Rickwood Field game takes on new meaning: Mays will 'be watching over'

June 19th, 2024

BIRMINGHAM, Ala. – The center of the baseball universe this week is Birmingham, Ala., where Major League Baseball is paying tribute to the Negro Leagues with a series of games at Rickwood Field, the oldest ballpark in the United States and the site of the final Negro League World Series in October 1948. It is the place where Willie Mays is from, and the ballpark where he began his storied career in professional baseball as a 17-year-old with the Birmingham Black Barons that same year.

As the Double-A Birmingham Barons (dressed as the Black Barons) took on the Montgomery Biscuits (dressed as the Gray Sox) during Tuesday night’s MiLB at Rickwood Field game, the baseball world was brought to a standstill by the news that Mays, one of the most decorated players to ever pick up a bat and ball, had passed away peacefully at the age of 93.

Before the teams took the field for the start of the eighth inning, Rickwood’s public address announcer asked for everyone’s attention to share the news, eliciting scores of stunned reactions from the 7,866 fans in attendance, their eyes fixed upon the portrait of the Hall of Famer that took over the right-center-field videoboard:

“Ladies and gentlemen, we have some very sad news to share. A short time ago, the San Francisco Giants, Major League Baseball and the Willie Mays family announced that the ‘Say Hey Kid,’ Willie Mays, one of the greatest players in the history of our game, has passed away. He was born here in Alabama, got his start in this very ballpark, thrilled generations of baseball fans with his brilliant play. We will always cherish the memory and life of the great Willie Mays.”

As a tribute video then played, the fans provided their own, coming together to give Mays a rousing standing ovation and even starting a “Say Hey” and "Willie" chant in his honor.

It was the first of what will surely be a cavalcade of tributes to the legendary ballplayer this week, with the St. Louis Cardinals slated to square off against Mays’ San Francisco Giants in MLB at Rickwood Field: A Tribute to the Negro Leagues on FOX on Thursday night. A pregame ceremony will pay homage to his one-of-a-kind life.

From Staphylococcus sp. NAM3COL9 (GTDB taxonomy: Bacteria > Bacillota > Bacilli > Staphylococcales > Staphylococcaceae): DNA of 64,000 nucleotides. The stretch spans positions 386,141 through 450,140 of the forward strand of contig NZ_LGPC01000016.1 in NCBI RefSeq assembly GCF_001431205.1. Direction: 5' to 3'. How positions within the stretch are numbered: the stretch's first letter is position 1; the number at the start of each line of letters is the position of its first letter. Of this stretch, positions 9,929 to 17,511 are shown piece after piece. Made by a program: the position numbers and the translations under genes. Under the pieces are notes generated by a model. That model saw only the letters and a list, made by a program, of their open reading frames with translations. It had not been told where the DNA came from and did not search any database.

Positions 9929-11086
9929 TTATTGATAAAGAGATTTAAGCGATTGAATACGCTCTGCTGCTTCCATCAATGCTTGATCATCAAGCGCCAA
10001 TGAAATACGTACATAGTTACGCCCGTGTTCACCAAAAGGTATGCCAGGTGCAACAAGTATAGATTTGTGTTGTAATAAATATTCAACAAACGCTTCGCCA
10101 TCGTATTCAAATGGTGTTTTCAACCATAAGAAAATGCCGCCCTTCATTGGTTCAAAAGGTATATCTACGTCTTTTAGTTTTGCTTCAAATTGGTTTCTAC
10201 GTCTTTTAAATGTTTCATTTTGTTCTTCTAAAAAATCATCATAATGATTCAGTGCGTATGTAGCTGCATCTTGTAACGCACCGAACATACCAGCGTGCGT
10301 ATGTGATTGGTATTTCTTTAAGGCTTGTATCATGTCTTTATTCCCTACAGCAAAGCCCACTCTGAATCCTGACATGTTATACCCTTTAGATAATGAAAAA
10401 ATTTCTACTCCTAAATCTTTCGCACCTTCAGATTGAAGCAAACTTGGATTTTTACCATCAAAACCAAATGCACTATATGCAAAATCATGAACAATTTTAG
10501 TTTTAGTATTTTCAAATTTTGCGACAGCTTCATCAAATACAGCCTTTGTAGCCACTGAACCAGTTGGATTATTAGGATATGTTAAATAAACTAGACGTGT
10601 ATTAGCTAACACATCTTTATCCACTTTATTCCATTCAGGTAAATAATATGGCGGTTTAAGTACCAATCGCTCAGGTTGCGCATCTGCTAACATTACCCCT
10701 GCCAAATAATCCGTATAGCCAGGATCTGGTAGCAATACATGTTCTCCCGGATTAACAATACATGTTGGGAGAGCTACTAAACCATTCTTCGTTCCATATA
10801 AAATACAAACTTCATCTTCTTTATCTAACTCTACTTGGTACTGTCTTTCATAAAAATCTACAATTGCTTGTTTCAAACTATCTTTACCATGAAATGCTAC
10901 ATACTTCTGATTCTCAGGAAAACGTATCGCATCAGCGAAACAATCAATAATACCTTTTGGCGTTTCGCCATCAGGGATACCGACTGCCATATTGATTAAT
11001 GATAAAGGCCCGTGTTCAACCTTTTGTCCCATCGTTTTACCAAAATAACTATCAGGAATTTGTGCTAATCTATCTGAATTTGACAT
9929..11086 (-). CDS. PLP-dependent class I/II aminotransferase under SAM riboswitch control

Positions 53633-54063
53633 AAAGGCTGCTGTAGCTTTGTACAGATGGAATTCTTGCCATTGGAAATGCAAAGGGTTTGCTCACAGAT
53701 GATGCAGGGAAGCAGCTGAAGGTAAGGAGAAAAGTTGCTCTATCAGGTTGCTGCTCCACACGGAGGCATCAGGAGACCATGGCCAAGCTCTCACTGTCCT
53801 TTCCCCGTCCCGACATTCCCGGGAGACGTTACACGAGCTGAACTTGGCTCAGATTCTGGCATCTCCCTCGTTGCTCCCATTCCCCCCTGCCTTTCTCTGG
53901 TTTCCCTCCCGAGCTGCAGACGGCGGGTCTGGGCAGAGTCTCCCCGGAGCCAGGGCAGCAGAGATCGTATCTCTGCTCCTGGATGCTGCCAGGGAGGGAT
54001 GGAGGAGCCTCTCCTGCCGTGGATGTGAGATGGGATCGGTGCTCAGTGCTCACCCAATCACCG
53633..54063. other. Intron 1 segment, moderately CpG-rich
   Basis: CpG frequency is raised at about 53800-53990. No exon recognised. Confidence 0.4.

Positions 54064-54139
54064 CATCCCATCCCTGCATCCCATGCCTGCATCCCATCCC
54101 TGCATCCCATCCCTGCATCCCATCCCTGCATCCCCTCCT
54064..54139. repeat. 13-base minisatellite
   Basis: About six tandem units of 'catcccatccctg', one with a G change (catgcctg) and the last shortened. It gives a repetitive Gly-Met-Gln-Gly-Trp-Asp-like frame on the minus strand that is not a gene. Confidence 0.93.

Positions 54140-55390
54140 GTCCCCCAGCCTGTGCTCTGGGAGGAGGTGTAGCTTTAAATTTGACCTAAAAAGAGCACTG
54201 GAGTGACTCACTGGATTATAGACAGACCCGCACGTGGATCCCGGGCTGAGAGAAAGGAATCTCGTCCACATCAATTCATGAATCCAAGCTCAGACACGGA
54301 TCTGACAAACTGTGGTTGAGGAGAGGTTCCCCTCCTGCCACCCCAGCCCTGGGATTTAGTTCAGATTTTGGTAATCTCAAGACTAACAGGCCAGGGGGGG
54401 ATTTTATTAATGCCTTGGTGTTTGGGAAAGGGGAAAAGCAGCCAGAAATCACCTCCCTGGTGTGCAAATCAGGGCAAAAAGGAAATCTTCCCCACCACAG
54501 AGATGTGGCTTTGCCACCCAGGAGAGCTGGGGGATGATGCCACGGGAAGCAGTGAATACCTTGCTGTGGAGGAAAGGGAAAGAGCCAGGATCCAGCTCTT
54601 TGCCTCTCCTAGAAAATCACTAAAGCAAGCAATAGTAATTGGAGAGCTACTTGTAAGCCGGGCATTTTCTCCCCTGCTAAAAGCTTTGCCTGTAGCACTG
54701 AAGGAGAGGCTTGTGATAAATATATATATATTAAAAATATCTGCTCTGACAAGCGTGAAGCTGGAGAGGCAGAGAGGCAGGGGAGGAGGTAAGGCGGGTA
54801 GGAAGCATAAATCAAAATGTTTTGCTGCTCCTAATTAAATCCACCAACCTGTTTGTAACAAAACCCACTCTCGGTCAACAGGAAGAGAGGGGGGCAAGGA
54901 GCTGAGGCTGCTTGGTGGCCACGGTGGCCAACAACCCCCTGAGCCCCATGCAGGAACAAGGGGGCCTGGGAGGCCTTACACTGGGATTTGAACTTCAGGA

In sadness, there will still be celebration -- of a life well-lived and a career that captivated the country.

“It really [stinks] that it happened two days before we’re playing at Rickwood Field. But we’re going to play in his honor,” said Giants pitcher Logan Webb. “Willie is kind of ‘the Giant,’ right? He is the guy. It’s going to be emotional. It’s going to be awesome and emotional. I’m excited to be a part of it.”

During his 23-year Major League career, Mays won pretty much every accolade the game had to offer. Rookie of the Year? Check. MVP? Check, twice. Gold Glove? Check, times 12. All-Star? Check, times 24.

Amid his rise to stardom, Mays also served in the U.S. Army from 1952-53. Right after he returned, he won his one and only World Series championship with the then-New York Giants, after making one of the most iconic plays in MLB history that is now known simply as ‘The Catch.’ That famous grab in center field at the Polo Grounds is a big reason why the World Series Most Valuable Player Award has been named in Mays’ honor since 2017.

The Birmingham Black Barons called Rickwood Field, which opened in 1910, home from 1924-1960. Four Negro Leagues veterans (Joseph Marbury, Clinton “Tiny” Forge, Ferdinand Rutledge and Alphonse Holt) -- two of whom played for the Black Barons (Rutledge and Holt) -- threw out the game’s ceremonial first pitches on Tuesday night. Beforehand, they held court in both teams’ clubhouses, sharing stories about their journeys and offering wisdom earned from their long lives.

“What an honor, not only to wear the jersey but to participate in a game like today,” said Barons manager Sergio Santos. “Willie Mays, what a legacy that we’re all trying to fulfill, [to] play the game the way he played the game. It’s definitely a heavy heart when you hear news like that, losing a legend of the game.”

On Wednesday night, another game will be played at Rickwood Field. A celebrity softball contest dubbed “Barnstorm Birmingham,” between the Hammers (named after Hank Aaron) and the Say Heys, with honorary captains Derek Jeter and Giants legend Barry Bonds, who is also Mays’ godson.

It was all part of the push to recognize both Mays and his contemporaries, whose origin story for so long had gone unrecognized, and the sport he dedicated his whole life to will make every effort to ensure the love he poured into the game is returned in kind.

“Obviously, we wish he was here with us to see it, but he’ll be watching over the game,” said Giants outfielder Mike Yastrzemski, whose Hall of Fame grandfather -- Red Sox legend Carl -- played in the same era as Mays. “It’s definitely one of those times to reflect on the important things in life. He had such an impact on this game and on so many people. To be able to be involved in a celebration for him is an incredibly humbling experience.”